A slow-moving storm dumped more rain on the waterlogged U.S. South on Thursday after heavy downpours killed at least four people this week, prompting evacuations and rescues from inundated areas.
Three people died over the past two days in northern Louisiana, deluged with some of the heaviest rainfall. Two men and a 6-year-old child were killed after either ignoring flood warnings or entering treacherous areas without signs, the Louisiana Department of Health and Hospitals said.
A 30-year-old man drowned on Tuesday as he tried to drive across a flooded area in southeastern Oklahoma, the National Weather Service said.
Forecasters at the NWS received reports of 10 to 15 inches (25-38 cm) of rain in northeastern Texas, parts of Arkansas and Louisiana over a day and a half.
Particularly hard hit was Monroe, Louisiana, with more than 17 inches (43 cm), said Bob Oravec, lead forecaster with the NWS Weather Prediction Center.
As the system moves east, flooding is a concern in areas of Mississippi, western Tennessee and Alabama, along with Louisiana, he said.
"It's going to continue to be a pretty high-impact storm," Oravec said, noting that rains could linger into Saturday.
Videos on social media showed fish swimming on flooded sidewalks near the University of Louisiana-Monroe campus.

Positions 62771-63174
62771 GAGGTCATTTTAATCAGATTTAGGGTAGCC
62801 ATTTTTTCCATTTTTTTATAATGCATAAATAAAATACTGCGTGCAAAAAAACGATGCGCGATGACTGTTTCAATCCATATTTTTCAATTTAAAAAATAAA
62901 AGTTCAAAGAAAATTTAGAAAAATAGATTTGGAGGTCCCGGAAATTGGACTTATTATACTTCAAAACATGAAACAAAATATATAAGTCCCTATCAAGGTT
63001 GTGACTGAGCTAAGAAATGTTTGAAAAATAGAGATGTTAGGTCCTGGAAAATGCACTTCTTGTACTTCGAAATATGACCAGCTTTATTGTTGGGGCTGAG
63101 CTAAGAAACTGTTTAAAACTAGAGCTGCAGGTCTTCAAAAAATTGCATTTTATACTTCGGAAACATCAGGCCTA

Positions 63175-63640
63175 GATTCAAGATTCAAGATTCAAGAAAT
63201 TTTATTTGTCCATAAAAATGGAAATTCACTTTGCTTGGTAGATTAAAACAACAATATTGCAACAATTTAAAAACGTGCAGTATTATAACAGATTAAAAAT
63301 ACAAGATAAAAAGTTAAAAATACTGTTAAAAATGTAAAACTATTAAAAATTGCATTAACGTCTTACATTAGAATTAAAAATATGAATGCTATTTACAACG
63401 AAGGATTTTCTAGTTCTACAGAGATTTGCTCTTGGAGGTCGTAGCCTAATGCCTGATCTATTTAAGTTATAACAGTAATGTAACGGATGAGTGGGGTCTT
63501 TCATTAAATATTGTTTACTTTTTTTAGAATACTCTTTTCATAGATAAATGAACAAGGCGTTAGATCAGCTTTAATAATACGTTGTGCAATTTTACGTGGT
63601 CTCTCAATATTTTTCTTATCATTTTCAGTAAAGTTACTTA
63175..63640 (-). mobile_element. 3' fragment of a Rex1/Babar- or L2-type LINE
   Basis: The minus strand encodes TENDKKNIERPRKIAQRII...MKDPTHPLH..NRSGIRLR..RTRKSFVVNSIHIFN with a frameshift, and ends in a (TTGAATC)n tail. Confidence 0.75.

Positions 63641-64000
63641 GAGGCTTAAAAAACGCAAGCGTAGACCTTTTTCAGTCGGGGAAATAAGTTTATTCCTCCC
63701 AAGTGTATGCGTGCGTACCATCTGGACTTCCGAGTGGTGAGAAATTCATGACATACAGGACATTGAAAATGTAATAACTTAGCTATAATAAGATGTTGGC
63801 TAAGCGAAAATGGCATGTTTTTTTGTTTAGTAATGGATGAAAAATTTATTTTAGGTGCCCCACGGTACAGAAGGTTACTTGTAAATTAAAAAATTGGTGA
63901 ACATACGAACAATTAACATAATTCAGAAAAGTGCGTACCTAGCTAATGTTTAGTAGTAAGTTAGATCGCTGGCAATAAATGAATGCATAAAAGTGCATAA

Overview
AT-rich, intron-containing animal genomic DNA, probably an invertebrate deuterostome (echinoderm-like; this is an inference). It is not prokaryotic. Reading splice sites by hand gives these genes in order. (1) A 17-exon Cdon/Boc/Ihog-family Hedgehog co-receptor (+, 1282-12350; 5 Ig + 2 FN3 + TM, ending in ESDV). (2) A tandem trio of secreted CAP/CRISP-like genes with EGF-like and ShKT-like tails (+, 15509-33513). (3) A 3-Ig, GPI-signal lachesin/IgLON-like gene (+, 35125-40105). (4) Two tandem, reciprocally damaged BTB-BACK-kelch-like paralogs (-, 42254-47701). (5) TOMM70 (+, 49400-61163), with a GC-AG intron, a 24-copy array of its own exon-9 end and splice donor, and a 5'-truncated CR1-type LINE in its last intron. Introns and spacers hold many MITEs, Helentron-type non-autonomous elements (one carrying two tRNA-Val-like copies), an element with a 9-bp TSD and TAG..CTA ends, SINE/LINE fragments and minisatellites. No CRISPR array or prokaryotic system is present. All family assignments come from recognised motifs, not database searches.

The Louisiana National Guard soldiers said it had helped rescue more than 360 people stranded in their homes and on roads by high waters since Wednesday. The guard also said it retrieved 70 dogs, 16 chickens and a guinea pig.
The governors of Louisiana and Mississippi declared a state of emergency in affected regions, and many schools and state government offices were set to be closed through Friday.
Arkansas Governor Asa Hutchinson declared 11 counties as disaster areas.
People in as many as 3,500 homes in Bossier City, Louisiana, were told to evacuate, the Shreveport Times reported.
The National Weather Service issued a flash-flood watch for parts of Texas, Louisiana, Mississippi, Arkansas and Tennessee.
Authorities in central Texas are searching for a rancher who disappeared on Wednesday night while attempting to wrangle cattle from rising floodwaters in Falls County, the Waco Tribune reported.